One of few films by Hitchcock that is more noteworthy for its technical aspects than the thematic. Rope works fine on a base level, telling the tale of two spoiled rich kids who commit murder for the heck of it under the illusion that as members of the intellectual and social elite they were entitled to do so. As a murder mystery (or rather post-murder mystery) the film is adequate, with numerous playful situations centered around the presence of the dead body at a dinner party. Not untraditionally, this is what becomes Hitch's focal point, and coupled with Arthur Laurents' delightful dialogue, the film is full of delicate and macabre wit that keeps it alive and shows Hitchcock's brilliant comical timing.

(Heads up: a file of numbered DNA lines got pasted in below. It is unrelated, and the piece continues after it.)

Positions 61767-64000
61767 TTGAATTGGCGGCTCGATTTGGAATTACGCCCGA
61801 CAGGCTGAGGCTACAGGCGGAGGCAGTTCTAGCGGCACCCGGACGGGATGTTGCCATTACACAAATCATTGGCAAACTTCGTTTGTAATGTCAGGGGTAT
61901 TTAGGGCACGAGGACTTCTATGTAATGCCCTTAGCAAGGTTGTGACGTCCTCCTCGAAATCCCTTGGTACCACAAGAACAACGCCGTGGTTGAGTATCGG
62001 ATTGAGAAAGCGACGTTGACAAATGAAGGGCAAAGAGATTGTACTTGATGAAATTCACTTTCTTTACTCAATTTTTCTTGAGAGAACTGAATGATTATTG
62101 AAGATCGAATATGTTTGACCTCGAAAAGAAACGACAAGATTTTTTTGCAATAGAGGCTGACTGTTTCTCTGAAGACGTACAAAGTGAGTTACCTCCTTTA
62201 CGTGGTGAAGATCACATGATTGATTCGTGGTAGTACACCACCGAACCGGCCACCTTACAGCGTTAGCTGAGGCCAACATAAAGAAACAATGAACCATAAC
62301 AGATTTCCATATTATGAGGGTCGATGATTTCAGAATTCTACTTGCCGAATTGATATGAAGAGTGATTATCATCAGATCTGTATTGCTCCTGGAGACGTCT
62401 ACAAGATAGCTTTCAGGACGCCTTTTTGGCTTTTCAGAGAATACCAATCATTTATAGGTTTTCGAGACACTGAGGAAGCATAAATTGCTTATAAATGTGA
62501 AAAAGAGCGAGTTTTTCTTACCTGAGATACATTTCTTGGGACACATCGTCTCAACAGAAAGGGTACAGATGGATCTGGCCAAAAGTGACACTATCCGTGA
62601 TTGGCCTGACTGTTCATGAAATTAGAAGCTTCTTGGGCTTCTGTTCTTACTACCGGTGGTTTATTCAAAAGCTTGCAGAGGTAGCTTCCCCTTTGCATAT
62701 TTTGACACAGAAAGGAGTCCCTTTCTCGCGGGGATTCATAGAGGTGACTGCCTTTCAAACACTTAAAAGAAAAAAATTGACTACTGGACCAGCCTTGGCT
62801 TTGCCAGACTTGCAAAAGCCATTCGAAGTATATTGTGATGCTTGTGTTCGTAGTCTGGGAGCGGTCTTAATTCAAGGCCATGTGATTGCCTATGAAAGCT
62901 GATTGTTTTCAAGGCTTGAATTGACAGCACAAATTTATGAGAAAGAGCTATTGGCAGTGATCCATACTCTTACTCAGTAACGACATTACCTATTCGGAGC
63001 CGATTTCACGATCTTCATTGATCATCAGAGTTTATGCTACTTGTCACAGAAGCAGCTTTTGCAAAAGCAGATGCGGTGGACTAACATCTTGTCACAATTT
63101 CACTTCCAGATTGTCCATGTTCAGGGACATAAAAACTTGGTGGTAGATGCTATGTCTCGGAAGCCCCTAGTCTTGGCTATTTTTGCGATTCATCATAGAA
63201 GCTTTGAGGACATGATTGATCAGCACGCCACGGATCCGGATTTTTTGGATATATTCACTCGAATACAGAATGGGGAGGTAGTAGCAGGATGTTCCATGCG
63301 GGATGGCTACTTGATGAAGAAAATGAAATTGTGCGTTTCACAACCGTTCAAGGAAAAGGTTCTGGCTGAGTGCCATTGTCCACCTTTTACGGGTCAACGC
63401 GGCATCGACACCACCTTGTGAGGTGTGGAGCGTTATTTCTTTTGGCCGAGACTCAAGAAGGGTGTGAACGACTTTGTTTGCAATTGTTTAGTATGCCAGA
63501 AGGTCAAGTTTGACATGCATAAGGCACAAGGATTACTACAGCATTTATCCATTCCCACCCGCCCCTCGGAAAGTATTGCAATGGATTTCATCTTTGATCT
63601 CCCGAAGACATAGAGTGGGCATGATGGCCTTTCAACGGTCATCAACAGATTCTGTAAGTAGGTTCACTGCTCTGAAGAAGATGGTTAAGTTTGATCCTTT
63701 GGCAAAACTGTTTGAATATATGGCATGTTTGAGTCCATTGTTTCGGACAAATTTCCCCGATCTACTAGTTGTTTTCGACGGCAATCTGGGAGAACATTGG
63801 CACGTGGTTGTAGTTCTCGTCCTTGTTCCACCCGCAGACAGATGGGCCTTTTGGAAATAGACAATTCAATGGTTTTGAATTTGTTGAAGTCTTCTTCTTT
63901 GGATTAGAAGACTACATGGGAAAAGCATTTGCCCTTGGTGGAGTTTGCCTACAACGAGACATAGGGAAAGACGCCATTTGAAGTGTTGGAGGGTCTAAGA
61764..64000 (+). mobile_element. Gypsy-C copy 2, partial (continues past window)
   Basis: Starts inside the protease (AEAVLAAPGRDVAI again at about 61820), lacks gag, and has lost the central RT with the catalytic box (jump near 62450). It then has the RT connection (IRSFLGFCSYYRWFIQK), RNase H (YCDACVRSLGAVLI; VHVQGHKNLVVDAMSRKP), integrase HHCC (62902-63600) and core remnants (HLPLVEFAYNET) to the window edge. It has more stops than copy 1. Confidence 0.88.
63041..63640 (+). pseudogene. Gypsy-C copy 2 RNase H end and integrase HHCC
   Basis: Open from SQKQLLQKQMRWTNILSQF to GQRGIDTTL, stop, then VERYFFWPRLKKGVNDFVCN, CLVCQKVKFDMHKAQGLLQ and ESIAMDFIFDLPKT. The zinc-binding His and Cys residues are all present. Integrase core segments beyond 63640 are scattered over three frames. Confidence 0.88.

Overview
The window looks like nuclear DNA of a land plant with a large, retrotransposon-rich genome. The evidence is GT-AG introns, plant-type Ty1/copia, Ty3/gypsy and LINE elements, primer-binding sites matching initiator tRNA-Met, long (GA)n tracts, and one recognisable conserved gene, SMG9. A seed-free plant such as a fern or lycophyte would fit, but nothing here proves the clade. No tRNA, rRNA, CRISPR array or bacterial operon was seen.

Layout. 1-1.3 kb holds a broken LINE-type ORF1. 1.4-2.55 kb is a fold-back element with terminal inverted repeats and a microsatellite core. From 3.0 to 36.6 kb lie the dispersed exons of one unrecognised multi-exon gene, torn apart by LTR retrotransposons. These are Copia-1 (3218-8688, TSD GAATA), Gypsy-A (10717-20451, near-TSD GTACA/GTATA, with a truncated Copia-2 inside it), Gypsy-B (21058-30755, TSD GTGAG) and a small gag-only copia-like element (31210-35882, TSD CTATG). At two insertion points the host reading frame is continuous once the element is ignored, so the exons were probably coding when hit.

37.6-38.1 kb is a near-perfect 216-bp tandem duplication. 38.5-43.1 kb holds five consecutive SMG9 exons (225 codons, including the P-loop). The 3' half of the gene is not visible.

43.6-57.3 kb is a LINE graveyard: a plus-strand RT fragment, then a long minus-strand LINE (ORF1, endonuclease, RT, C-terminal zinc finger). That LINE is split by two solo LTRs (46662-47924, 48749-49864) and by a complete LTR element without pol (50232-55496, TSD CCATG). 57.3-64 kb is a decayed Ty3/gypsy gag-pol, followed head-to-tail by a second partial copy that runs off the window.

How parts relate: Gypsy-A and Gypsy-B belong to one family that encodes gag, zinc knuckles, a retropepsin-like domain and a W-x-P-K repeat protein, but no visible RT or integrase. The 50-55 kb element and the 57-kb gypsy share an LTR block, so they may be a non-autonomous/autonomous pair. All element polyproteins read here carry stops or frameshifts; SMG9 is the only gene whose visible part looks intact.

He impresses with his camera too, letting it stroll around the film's one and only set, presenting the narrative with impressive flux, deploying cuts only when the reels would request it (which was at about every ten minutes). The theatrical quality of the piece calls for strong characterizations, but unfortunately, Hitchcock becomes too vague and/or undaring when discussing the most powerful aspects of the script: the implied homosexuality and the philosophical foundation that inspired the murder in the first place - centered around Nietzsche's idea of the übermensch. In both these cases, the film has some tension when concerning the Dall and Granger twosome, but James Stewart is all wrong for his part. He's a fine protagonist as the detective, but isn't able (or willing) to bring any potency to the two aforementioned aspects, both of which would have made Rope an important and edgy document of its time. As it is, the film lacks both the harrowing suspense and the layers that characterized Hitchcock's best.